The RSPB has posthumously awarded its medal to eminent scientist Dick Potts, who died at the end of March. He made a huge contribution to conservation science from the 1970s onwards, particularly through ground-breaking studies into the effects of chemicals on farmland birds, especially Grey Partridges.
His farmland bird research and conservation work was done at the Game Conservancy Trust (now the Game and Wildlife Conservation Trust), where he was director general until 2002. The RSPB medal is the most prestigious award the wildlife charity gives out, and recognises outstanding contribution to nature conservation.
The RSPB is aiming to return Hesketh Out Marsh East to the wild. The work will create a 154-hectare saltmarsh area, perfect for breeding waders. The marsh, situated in Lancashire’s Ribble Valley, is already home to some of the most spectacular wildlife in the North West, and the new wetland will hopefully boost those numbers further.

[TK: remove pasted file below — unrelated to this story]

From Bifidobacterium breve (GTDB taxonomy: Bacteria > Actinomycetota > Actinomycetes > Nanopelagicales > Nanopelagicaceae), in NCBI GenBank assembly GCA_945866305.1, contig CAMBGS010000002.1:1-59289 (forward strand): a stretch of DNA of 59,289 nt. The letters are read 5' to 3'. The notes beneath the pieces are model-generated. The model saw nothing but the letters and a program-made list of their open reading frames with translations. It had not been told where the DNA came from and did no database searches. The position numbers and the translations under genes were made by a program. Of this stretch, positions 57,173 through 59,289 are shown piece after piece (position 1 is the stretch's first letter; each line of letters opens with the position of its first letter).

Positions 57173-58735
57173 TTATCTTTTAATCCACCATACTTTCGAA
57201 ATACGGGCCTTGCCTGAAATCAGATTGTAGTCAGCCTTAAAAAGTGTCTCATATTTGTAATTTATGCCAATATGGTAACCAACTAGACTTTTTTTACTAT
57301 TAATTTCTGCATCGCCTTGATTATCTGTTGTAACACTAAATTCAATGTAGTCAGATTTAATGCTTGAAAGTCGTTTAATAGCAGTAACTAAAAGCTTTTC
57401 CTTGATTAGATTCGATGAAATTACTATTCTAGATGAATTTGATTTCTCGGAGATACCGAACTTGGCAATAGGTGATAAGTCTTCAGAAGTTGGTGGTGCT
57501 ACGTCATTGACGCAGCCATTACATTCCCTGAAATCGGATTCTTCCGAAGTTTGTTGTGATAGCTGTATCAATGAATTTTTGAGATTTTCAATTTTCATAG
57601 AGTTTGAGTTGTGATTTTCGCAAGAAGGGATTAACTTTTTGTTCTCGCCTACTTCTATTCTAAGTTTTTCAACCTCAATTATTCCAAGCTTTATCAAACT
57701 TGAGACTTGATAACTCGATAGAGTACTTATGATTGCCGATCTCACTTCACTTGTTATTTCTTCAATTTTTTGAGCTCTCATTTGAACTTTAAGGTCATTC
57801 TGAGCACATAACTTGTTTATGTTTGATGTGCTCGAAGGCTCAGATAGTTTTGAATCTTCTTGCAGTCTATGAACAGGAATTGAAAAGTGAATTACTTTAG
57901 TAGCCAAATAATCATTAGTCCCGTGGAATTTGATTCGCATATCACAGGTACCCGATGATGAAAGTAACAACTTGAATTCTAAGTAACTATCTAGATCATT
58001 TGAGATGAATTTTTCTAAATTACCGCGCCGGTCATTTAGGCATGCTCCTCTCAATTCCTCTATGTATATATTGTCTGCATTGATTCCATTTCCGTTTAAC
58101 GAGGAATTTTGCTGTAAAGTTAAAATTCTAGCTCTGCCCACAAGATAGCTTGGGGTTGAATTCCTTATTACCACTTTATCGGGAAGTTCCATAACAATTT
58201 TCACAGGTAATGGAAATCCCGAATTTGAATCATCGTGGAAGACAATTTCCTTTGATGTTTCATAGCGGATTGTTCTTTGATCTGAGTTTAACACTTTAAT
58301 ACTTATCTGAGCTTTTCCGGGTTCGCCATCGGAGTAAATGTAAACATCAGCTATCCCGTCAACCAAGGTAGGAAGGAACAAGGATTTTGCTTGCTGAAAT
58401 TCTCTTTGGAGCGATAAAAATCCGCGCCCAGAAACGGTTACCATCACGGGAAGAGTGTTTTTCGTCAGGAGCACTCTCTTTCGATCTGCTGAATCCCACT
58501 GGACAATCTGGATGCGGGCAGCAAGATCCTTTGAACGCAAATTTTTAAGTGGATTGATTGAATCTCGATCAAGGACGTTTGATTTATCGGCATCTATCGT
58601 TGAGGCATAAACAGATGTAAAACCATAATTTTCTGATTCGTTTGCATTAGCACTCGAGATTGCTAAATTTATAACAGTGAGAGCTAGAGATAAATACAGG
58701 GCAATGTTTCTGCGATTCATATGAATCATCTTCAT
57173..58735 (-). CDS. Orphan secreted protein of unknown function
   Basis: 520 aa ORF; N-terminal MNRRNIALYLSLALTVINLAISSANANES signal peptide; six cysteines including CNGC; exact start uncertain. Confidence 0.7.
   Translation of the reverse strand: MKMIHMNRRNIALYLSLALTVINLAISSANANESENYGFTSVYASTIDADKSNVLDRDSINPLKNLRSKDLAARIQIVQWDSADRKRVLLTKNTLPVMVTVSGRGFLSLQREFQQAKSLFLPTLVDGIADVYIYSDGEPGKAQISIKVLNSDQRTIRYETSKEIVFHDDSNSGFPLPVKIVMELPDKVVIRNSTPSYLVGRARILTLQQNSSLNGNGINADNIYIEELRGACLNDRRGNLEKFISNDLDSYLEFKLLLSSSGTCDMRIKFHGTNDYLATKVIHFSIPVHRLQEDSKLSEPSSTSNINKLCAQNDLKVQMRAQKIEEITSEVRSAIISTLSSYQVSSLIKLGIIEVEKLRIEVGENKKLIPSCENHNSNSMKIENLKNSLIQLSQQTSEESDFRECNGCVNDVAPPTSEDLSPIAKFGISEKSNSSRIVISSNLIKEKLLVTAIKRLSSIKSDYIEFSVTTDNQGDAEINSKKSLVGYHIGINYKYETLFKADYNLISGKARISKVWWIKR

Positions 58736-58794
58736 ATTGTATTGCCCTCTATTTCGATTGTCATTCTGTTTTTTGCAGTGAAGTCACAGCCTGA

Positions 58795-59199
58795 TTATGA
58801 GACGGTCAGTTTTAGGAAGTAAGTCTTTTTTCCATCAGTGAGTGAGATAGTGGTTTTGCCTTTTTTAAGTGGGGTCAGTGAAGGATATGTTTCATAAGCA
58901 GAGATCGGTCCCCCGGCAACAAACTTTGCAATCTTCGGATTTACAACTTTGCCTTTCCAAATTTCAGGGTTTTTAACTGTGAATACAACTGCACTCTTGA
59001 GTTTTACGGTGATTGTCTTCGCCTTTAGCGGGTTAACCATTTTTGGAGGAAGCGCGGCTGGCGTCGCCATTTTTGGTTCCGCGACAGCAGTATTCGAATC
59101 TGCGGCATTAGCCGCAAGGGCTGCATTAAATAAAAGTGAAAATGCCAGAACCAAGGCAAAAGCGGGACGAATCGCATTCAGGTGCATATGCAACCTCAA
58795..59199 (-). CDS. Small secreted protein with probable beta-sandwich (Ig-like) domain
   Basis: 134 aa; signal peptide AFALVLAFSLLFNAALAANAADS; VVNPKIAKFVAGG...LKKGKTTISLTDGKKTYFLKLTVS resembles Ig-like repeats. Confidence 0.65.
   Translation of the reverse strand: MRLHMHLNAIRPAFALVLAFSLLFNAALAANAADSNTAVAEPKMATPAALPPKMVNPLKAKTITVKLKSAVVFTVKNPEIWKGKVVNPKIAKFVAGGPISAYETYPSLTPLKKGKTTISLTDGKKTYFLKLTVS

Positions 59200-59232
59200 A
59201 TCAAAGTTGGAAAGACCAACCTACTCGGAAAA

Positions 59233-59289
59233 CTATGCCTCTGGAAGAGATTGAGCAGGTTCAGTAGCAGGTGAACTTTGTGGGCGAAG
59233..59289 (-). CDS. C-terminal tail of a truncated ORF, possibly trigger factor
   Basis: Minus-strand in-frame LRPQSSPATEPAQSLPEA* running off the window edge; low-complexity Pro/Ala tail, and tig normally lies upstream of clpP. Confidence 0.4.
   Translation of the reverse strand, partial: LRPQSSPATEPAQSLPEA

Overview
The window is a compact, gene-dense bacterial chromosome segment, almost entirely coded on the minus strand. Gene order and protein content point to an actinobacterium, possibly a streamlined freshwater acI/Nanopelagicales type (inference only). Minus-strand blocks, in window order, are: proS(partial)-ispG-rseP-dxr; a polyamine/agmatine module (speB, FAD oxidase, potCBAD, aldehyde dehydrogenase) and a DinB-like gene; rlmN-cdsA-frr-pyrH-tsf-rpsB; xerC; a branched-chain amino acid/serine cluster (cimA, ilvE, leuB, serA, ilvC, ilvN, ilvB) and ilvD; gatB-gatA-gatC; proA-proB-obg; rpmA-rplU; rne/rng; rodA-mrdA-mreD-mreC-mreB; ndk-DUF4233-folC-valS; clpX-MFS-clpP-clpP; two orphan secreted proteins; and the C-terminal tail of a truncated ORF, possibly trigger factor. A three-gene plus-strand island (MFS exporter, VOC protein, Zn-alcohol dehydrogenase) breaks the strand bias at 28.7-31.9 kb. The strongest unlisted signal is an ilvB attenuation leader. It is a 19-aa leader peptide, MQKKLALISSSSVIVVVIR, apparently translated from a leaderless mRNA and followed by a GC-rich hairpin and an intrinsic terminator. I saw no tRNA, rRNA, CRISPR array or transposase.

As well as this, the project will benefit those living in the area by breaching the sea wall around the marsh to allow the area to flood naturally and act as a buffer zone or soakaway for incoming tides. Meanwhile, inner flood defences will be strengthened. The RSPB began their purchase of the marsh thanks to a large grant from the Landfill Communities Fund.